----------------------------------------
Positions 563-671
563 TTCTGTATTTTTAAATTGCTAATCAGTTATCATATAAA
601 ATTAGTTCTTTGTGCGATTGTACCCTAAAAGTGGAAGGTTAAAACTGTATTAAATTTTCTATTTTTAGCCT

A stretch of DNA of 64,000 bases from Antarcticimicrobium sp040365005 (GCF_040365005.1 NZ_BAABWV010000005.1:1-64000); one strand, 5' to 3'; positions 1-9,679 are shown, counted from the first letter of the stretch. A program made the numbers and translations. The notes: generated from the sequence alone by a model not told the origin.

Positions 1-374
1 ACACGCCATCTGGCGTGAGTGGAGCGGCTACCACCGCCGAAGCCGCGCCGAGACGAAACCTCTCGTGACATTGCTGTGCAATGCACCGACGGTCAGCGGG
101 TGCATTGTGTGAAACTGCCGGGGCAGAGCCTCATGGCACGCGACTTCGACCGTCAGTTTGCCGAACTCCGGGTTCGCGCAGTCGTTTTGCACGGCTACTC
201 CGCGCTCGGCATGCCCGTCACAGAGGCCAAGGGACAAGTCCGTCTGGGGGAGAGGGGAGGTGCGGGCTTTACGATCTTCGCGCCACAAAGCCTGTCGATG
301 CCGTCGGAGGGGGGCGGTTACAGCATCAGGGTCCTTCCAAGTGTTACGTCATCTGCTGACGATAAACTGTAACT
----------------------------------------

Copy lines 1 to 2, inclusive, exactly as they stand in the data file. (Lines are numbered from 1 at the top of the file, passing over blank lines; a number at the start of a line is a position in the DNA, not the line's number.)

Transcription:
Positions 563-671
563 TTCTGTATTTTTAAATTGCTAATCAGTTATCATATAAA